The next day was my day for agoraphobia therapy so I set off several hours early and then just hung around uselessly for ages. Another very poor day, all in all. Though it was interesting being on a bus at 8.30 in the morning, something I haven’t experienced for some years. It was full of people going to work, and none of them looked very happy, which is understandable.
I haven’t been to work for many years, though I was employed full-time earlier in my life. My last job was as a clerk for the local council, and before that I was a library assistant, a clerk at the Brixton benefit office, and also a manual labourer.
When my first book was published, Milk, Sulphate and Alby Starvation, I kept on being a clerk for the council, but next year, 1988, when Lux the Poet came out, a magazine phoned me up for an interview. So I thought, well if magazines are phoning me up for interviews I must be close to being a famous and wealthy author, so I’d better just stop working. Which I did. And that turned out to be a mistake at the time, as I’d neglected to consider that I didn’t really have any income, apart from puny royalties of a few hundred pounds per year.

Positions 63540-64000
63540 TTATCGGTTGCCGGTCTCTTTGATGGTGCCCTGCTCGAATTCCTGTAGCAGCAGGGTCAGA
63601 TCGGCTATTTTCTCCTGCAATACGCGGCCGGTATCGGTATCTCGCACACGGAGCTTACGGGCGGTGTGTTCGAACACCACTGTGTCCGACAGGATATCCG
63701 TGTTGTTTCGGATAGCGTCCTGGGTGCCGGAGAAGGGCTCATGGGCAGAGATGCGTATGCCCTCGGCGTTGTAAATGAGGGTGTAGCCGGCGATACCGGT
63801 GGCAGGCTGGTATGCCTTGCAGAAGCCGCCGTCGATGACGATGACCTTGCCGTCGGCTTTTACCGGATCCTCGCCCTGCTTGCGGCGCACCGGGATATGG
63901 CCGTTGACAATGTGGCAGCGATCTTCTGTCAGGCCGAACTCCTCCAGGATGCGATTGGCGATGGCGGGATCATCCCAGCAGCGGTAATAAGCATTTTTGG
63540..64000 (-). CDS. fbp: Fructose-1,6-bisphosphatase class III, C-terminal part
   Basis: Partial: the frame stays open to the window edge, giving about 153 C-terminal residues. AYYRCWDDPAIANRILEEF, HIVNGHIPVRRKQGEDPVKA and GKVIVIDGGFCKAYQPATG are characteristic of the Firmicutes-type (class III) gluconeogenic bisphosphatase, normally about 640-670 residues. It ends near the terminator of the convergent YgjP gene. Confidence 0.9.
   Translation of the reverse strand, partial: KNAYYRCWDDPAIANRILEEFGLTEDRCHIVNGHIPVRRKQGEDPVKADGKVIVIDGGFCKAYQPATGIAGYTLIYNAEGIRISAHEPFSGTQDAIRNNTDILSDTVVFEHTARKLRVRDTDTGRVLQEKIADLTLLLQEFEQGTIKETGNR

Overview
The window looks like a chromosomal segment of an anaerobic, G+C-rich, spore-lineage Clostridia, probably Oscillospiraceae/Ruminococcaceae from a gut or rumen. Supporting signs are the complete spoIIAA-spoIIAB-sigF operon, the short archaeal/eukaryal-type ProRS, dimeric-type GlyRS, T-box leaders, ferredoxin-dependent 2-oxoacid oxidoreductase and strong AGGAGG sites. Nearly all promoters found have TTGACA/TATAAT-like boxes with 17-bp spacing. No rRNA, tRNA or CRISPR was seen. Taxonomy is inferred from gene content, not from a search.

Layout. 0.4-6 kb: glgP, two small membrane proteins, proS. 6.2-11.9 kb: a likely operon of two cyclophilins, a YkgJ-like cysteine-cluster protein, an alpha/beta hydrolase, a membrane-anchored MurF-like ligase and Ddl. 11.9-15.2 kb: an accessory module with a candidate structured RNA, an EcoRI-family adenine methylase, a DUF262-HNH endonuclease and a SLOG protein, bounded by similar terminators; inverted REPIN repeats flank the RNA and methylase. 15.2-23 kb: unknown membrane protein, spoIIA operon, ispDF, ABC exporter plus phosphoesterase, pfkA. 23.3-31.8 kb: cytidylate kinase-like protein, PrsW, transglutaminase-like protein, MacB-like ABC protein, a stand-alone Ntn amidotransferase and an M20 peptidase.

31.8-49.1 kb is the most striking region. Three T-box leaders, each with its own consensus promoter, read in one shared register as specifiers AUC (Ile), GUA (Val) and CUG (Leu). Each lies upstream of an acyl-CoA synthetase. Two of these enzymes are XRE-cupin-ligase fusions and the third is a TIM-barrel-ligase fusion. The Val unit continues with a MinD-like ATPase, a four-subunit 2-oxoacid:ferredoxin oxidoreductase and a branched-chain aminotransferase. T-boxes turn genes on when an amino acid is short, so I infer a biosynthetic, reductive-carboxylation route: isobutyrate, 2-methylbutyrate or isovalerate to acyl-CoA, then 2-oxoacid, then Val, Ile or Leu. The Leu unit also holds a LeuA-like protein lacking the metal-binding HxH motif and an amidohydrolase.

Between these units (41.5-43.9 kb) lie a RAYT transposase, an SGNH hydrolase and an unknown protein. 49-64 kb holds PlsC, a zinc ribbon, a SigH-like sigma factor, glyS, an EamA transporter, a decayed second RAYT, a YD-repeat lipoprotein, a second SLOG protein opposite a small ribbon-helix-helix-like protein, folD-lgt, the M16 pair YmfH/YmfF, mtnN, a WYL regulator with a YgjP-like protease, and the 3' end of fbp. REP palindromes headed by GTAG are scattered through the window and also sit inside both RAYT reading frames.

However, have studiously avoided work ever since then. Indeed this is my main reason for being an author, and always has been, so I don’t have to go to work. This has gone well, in terms of being able to lie on the couch doing nothing for days at a time, but has sometimes been a problem in terms of income. However, I’m doing better now. There is no need to send food parcels.
My Prozac experience is going okay so far – but I am worried that it will become a dependency. The first time I was on this med, I made the mistake of not refilling my prescription before going to work on Friday. By late afternoon I was jittery and sweating and took an early finish. Then it was a sprint from Leeds town centre (where I then worked) to the doctor’s surgery in deepest Hyde Park. Then nearest pharmacy. Dry-swallowed twenry milligrams. Relief.
A few weeks later, I was at a party at a house a few minutes away from mine. It was a great atmosphere with loads of good friends around, but for no reason I started getting increasingly tense and edgy. Then I remembered I’d forgotten to take the medication that day. Quick jog home, quick twenty milligrams, back. The symptoms disappeared, but I felt like a junkie. Even the most beneficial drugs can be addictive.